My Life In Kasey Chambers Songs

I don’t know Kasey Chambers personally, and likely never will. After I saw the ARIA performance of of Not Pretty Enough/I Ain’t No Little Girl, and her induction to ARIA Hall of Fame, I feel immensely proud. Here’s why.

I first heard Kasey Chambers when I was a shift worker up in the Northern Territory (of Australia). Between 1am and 4am was always the hardest to get through as my body’s circadian rhythms were whispered through every fiber of my body, every pore: ‘sleep, sleep!’ Gah. I’ll never go back to that unless the money is BIG and the contract is short. We had Foxtel at work, and I’d often put it on the CMT (Country Music) channel to pass those slow hours.

On CMT they had nights where played upcoming artists, and that’s where I first heard Kasey sing The Captain. ‘Oh my gosh,’ I thought, ‘She sounds horrible — she can’t sing for nuts!!’ Her voice, which I first would have described as Screechy Nasal seemed to penetrate my ear drums — I used to turn it down when she came on. I wasn’t a fan of the noise she made, but couldn’t help admiring the honesty of her songwriting. I began to think, ‘Actually she’s ok’.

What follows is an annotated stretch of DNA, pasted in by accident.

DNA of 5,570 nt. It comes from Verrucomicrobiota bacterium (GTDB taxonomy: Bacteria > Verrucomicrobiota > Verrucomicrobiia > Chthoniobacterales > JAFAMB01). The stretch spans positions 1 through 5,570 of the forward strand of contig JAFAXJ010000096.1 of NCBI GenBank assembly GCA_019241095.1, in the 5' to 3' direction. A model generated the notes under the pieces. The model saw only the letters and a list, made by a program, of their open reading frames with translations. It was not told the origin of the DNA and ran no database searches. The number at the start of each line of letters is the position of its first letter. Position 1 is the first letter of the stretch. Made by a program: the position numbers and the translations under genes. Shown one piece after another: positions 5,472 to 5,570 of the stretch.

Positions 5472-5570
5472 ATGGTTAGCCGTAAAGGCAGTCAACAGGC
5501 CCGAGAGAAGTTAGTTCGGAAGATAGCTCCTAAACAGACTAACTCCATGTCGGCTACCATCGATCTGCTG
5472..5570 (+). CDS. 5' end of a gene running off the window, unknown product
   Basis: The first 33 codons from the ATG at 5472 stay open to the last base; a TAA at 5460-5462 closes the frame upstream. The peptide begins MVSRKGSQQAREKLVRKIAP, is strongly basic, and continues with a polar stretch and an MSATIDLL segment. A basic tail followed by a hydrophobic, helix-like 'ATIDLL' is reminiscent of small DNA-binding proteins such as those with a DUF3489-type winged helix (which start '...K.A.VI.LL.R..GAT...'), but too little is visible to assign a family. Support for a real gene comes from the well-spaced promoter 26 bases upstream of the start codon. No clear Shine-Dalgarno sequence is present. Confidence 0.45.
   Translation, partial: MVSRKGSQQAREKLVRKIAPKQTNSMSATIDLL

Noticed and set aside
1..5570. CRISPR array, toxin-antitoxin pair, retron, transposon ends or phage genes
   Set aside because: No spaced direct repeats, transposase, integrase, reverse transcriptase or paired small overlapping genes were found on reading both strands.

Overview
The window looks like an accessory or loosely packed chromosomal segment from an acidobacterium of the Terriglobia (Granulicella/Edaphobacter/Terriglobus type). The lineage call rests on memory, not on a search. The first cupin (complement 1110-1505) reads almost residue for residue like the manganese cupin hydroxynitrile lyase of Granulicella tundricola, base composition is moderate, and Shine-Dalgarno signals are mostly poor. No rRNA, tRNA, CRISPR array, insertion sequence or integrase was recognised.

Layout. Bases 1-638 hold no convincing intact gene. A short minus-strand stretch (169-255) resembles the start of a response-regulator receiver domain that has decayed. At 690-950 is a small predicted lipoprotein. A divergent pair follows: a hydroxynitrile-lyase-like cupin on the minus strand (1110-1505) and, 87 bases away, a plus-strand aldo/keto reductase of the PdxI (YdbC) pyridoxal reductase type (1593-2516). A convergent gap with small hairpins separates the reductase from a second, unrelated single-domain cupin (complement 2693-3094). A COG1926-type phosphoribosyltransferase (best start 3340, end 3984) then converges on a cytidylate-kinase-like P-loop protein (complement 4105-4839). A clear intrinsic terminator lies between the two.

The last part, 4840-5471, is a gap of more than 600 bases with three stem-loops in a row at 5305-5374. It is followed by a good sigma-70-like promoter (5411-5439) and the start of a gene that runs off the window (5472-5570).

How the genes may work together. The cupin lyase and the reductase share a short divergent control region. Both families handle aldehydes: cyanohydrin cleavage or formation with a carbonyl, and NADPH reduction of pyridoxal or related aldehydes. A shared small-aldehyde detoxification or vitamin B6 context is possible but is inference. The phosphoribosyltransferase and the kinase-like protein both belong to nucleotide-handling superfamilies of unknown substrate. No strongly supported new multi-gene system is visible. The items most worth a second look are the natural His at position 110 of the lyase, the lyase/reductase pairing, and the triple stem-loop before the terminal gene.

Not Pretty Enough

At work back then, I was known for my humour, energy, and outspoken ways. People used to say to me, ‘Where do you get all that energy from?’ I used to look at them sometimes and think ‘Fools: do you not see, or just not care’ — because I felt like I was an empty shell with nothing inside.

While the Funny Girl was cool, when the depression became so strong she couldn’t hold the veneer together, the workplace turned on her. She made mistakes she couldn’t remember making; she’d taken to sobbing uncontrollably and seemingly without any reason at work. She found herself with no friends, no support, no understanding: no one wanted to know. Secretly, she lay awake at night wishing she’d just fall asleep and never wake up, but was too scared to do anything to make this happen — she hated herself for this weakness she perceived. No one liked her, and there were a few colleagues who were quite literally out to make her lonely life harder than it already was.